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Discussion on: The Wrong Question About Docker and Kubernetes

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edmistond profile image
edmistond

I worked pretty heavily with Docker and K8s at my last job, and while I like them, I'm semi-skeptical of them. I think for certain classes of systems, K8s is a great technology that gives you lots of really useful things, like auto-scaling and the self-healing "oh, your pod crashed, I'll restart it" feature.

I also believe strongly that below a certain scale, you should not build and manage your own K8s clusters. If you're hosting on AWS, Azure, or GCP, I think you're better off using the provider's own managed Kubernetes service, even if you end up accepting that this may tie you to a specific version or potentially lead to minor vendor lock-in. It's too easy to go down a rabbit hole of ever-shifting cluster setup scripts and application breakage leading to spending a lot of time fixing that instead of focusing on what you're actually building.

K8s aside though, I'm a big fan of Docker and containerization technologies. Being able to make a process repeatable and eliminate whole classes of "worked on my machine" issues is great.

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charlesdlandau profile image
Charles Landau Author

Kelsey Hightower agrees with you:

"Managed k8s" today isn't where Kelsey predicts here, but I think his intuition on this holds. Remember that most of our competitive advantage in this business is from distinguishing "core" versus "context". Managed database services like RDS are successful because everything below the DB app level is "context." In the future Kelsey is predicting here, writing the podspec or deployment spec can be "core", but much of the control plane config in k8s will be "context" for many shops. Offloading it to EKS/GKE/AKS makes as much sense as offloading DBA tasks to RDS.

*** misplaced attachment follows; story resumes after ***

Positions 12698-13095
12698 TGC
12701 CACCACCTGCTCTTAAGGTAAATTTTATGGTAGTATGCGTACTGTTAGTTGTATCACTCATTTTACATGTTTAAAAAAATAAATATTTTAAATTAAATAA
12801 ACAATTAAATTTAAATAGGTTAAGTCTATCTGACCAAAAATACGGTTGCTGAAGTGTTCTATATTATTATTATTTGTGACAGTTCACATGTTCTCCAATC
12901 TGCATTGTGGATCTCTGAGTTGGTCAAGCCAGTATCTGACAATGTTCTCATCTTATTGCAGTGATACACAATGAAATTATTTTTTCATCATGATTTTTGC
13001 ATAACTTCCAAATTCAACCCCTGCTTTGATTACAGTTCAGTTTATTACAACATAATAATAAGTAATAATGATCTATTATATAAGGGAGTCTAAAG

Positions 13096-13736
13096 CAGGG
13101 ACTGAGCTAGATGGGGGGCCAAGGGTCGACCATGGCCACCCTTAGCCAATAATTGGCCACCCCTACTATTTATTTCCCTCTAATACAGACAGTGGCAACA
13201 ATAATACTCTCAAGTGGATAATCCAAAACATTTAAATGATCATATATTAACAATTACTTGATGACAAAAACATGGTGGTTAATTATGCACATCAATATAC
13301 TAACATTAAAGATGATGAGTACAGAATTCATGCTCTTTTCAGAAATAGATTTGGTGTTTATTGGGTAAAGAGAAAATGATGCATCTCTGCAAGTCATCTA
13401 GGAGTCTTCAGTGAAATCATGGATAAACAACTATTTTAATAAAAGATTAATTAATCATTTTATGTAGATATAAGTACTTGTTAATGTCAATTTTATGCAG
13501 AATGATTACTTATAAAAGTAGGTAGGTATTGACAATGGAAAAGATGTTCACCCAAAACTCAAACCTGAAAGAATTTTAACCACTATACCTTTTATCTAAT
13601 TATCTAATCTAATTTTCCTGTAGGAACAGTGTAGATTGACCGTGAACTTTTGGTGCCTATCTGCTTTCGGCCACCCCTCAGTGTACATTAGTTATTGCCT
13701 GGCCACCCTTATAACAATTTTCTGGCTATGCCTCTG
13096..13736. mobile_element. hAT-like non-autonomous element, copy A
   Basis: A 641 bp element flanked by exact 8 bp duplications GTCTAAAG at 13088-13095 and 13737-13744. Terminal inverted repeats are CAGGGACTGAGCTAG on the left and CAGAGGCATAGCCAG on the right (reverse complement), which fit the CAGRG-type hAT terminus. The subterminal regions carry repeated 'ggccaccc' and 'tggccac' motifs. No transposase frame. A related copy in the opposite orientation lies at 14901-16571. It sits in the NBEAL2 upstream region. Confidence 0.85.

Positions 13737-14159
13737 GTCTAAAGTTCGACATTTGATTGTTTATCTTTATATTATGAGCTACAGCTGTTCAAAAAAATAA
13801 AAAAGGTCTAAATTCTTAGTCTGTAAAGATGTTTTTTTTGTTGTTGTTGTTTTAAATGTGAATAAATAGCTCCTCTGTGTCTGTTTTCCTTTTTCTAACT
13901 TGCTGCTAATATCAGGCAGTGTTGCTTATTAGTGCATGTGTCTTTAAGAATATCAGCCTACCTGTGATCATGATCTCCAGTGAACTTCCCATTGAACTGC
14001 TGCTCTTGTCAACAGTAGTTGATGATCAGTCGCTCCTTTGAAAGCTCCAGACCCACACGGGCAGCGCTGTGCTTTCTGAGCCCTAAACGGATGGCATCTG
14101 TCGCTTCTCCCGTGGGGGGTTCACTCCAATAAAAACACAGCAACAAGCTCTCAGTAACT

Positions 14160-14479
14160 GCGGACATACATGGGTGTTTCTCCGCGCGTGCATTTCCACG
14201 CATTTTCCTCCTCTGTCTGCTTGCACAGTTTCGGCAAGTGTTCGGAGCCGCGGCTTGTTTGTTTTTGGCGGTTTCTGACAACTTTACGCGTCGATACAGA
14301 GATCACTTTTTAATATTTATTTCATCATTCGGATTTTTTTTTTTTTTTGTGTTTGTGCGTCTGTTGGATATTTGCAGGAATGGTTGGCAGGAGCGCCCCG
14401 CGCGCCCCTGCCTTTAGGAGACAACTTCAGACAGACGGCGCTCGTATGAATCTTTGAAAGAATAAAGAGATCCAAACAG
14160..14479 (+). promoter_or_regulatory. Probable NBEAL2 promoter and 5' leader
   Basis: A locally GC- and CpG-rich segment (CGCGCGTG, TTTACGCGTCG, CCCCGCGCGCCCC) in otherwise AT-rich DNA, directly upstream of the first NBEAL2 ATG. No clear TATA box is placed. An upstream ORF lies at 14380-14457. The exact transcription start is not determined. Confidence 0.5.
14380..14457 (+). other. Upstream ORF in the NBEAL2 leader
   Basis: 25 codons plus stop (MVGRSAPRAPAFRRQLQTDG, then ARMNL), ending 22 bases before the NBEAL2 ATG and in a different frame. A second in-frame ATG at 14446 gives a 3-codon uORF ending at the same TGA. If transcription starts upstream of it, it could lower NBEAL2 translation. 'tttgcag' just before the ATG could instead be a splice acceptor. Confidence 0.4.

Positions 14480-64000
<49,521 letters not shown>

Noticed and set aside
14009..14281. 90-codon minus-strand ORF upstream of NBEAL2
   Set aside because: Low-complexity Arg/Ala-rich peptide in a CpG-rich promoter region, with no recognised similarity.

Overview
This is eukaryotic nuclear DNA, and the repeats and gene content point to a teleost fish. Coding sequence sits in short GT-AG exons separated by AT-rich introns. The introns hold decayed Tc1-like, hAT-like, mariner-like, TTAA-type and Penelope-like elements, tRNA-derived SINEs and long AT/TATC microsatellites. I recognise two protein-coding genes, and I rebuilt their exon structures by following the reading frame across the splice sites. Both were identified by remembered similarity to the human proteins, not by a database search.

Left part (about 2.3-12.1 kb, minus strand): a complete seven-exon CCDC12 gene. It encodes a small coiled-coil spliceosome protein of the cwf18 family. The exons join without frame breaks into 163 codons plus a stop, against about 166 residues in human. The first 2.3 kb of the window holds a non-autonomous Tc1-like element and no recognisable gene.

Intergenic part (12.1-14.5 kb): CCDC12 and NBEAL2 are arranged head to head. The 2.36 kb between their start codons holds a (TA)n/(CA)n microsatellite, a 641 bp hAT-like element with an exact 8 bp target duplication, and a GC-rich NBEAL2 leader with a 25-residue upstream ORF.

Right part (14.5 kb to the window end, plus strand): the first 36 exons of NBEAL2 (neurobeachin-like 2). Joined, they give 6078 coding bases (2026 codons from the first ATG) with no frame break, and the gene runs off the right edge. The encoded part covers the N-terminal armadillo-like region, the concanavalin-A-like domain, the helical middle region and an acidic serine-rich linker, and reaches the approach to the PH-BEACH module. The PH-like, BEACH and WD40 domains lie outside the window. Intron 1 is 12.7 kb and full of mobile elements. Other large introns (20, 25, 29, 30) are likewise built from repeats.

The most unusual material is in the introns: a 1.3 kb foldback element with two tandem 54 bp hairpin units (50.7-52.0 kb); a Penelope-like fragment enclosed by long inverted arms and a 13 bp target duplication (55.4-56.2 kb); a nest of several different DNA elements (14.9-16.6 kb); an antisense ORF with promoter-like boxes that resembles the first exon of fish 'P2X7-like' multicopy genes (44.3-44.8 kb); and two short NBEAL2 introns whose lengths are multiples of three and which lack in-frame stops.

Having said that, RDS didn't wipe out the "roll your own"/"on-prem" set, so my guess is that both with remain for k8s as well.

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edmistond profile image
edmistond

That's interesting, I hadn't seen that tweet from Kelsey, thanks :)

I agree with your take here, and I like the core vs context framing here; I know the idea has been around for a while, but I first saw it articulated by Gene Kim in The Unicorn Project last year and it resonated with me - probably because I spent a lot of time working on context because of broken cluster init scripts. ;)

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charlesdlandau profile image
Charles Landau Author

but I first saw it articulated by Gene Kim in The Unicorn Project last year and it resonated with me

Exactly where I first saw it too. To be honest, I've been working my way through everything he's ever written. Books you may like and have probably already read:

  • Shape Up: Stop Running in Circles and Ship Work that Matters, by Ryan Singer
  • An Elegant Puzzle by Will Larson
  • Accelerate by Nicole Forsgren, Jez Humble, and Gene Kim
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edmistond profile image
edmistond

I've heard of all of them, but haven't read them yet. An Elegant Puzzle, in particular, is on my list to check out. I'm not sure engineering management is where I want to go, but having some grounding in it should be helpful and I've found other books on the topic to be relevant even from a senior/lead developer perspective.

Have you by any chance read Camille Fournier's The Manager's Path? Well written and relevant even at the individual contributor level; I should read through it again soon.